At one time in your life, you have likely noticed a boost in the amount of available credit on your credit card. While a credit limit increase may not have been something that you asked for or even wanted, it means that your card issuer thinks you are an above-average borrower.
But what if you took out a new credit card and the issuing company started you off with a fairly low credit limit? What if that limit wasn’t raised after the first year? What should your credit limit be? Should you ask for an increase? The answer to the last question is yes, and there are several good reasons why.
- Increasing a credit card limit lowers your credit utilization ratio, which boosts your credit score.
- It can be a better choice than taking out a new credit card, which shortens your credit history and decreases your credit score.
- When requesting a limit increase, make sure that you have an established credit history in good standing.
Increase Your Credit Score
When you increase your amount of total available credit, it lowers your credit utilization ratio. This is also known as your credit utilization rate. This is one of the factors that FICO takes into account when determining your credit score, and having a high credit utilization ratio can have a negative impact.
For example, let’s assume that you started with a credit limit of $1,000 and regularly have $800 charged onto the card—that means your credit utilization is at 80%. Now, let’s assume that you asked for a credit limit increase and now have a maximum of $5,000. If you are still charging $800 each month, then your credit utilization is now 16%.
As you can see, receiving a credit limit increase lowers your credit utilization ratio and will help your overall credit score over the long term—but only if your spending doesn’t balloon in tandem with the credit limit increase. If you increase your spending and max out the card at the new limit, then your credit utilization ratio will go right back up and affect your score negatively. Most credit experts recommend keeping this percentage at 30% or below.
One thing to consider: When you request the increase in your credit limit, the issuer may do a hard credit inquiry, which will give you a short-term two- to five-point credit score decrease. However, if the issuer automatically gives you an increase, then there is no hard inquiry.
Benefits of Credit Limit Increase vs. New Card
Anyone who is looking to increase their available credit probably wants the ability to spend more with the card. This could be for several different reasons. You may want to put more of your everyday spending on the card to earn rewards. Maybe you have a big upcoming purchase that you want to use the card for and have budgeted to pay it off over time.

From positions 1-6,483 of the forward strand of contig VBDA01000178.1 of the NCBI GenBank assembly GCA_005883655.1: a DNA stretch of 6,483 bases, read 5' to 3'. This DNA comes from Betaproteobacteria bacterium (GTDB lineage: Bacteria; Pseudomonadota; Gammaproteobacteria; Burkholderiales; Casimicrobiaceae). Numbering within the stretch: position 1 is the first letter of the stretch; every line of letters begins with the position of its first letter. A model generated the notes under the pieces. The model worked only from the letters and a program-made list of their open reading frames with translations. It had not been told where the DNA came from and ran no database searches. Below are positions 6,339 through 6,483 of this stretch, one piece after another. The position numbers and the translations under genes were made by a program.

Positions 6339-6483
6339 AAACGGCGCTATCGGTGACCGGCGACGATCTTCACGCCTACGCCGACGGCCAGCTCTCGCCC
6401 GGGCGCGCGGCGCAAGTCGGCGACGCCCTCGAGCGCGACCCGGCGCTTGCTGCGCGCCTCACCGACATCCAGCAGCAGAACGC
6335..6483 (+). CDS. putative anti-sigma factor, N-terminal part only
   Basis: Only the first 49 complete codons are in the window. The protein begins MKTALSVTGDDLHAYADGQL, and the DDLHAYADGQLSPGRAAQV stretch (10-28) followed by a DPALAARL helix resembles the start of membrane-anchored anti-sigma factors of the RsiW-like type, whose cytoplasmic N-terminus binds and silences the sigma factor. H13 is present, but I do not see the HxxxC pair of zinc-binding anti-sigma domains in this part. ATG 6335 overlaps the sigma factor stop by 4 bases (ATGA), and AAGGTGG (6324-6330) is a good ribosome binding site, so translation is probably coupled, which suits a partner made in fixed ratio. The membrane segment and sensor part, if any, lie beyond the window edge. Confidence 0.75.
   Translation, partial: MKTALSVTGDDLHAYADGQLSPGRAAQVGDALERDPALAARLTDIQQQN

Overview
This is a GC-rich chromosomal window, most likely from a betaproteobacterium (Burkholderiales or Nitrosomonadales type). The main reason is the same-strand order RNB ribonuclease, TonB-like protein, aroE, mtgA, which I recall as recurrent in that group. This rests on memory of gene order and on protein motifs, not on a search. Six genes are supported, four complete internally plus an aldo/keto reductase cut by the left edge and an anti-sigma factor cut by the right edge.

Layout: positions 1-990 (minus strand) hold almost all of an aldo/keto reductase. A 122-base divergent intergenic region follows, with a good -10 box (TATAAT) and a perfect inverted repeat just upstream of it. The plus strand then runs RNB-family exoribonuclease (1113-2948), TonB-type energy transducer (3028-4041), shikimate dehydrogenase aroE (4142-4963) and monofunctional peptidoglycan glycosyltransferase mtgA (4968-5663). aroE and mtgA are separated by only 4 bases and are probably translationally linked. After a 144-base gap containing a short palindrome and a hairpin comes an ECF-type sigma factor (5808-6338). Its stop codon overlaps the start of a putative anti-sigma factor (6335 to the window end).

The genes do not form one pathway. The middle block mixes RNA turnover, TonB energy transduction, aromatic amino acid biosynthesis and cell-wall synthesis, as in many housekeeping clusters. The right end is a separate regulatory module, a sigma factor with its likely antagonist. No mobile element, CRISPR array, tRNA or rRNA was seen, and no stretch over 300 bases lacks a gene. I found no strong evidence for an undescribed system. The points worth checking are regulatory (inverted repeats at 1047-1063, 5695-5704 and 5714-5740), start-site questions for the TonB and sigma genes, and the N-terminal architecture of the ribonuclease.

If you need extra credit, then you have two options. You can work to get an increased credit limit on the current card, or you can apply for a new card. While getting a new card might be attractive because of the sign-up bonus that it offers, it might not be the best choice for you. Every time you get a new card, your average length of credit decreases. Because length of credit makes up 15% of your credit score, you could see a short-term decrease in your FICO score.
The next time you are looking to add more available credit, you may be better off forgoing a new card and asking for a credit limit increase on an existing card.
6 Benefits Of Increasing Your Credit Limit
How to Ask for a Credit Limit Increase
Now that you have decided to ask for a credit limit increase, you need to figure out how exactly you are going to ask for it—and hopefully reduce your chances of being turned down.
The timing of your request is going to be a big factor and will also play a role in how high your credit limit will be. Consider how long the account has been open. If you recently received the credit card, then you may want to establish some history with the account before asking for an increase. Also, it’s probably not the best time to ask for an increase if you have been bad at paying your bill on time or are currently behind on your payments. Make sure that you establish a good track record for paying your bill by its due date before making your request.
Once you have a credit history that will make the issuer smile, it is time to go ahead and call the number on the back of your card. Be prepared: They are probably going to ask you a lot of personal questions about your current employment and income. They will also ask you to explain why you need an increase in credit limit. Be honest with them, but also use this as an opportunity to make yourself look good. Point out that you have a high FICO score or are a longtime cardholder. Card issuers understand that there are a lot of other companies out there; as long as you are a good borrower, they want to keep you with them and not lose your business to someone else.
Should You Increase Your Credit Limit?
Increasing your credit limit can have its advantages. The biggest one is that it can help reduce your credit utilization ratio (as long as your spending stays the same), which will help boost your credit score. Figure out the best time for putting in your request, then go for it.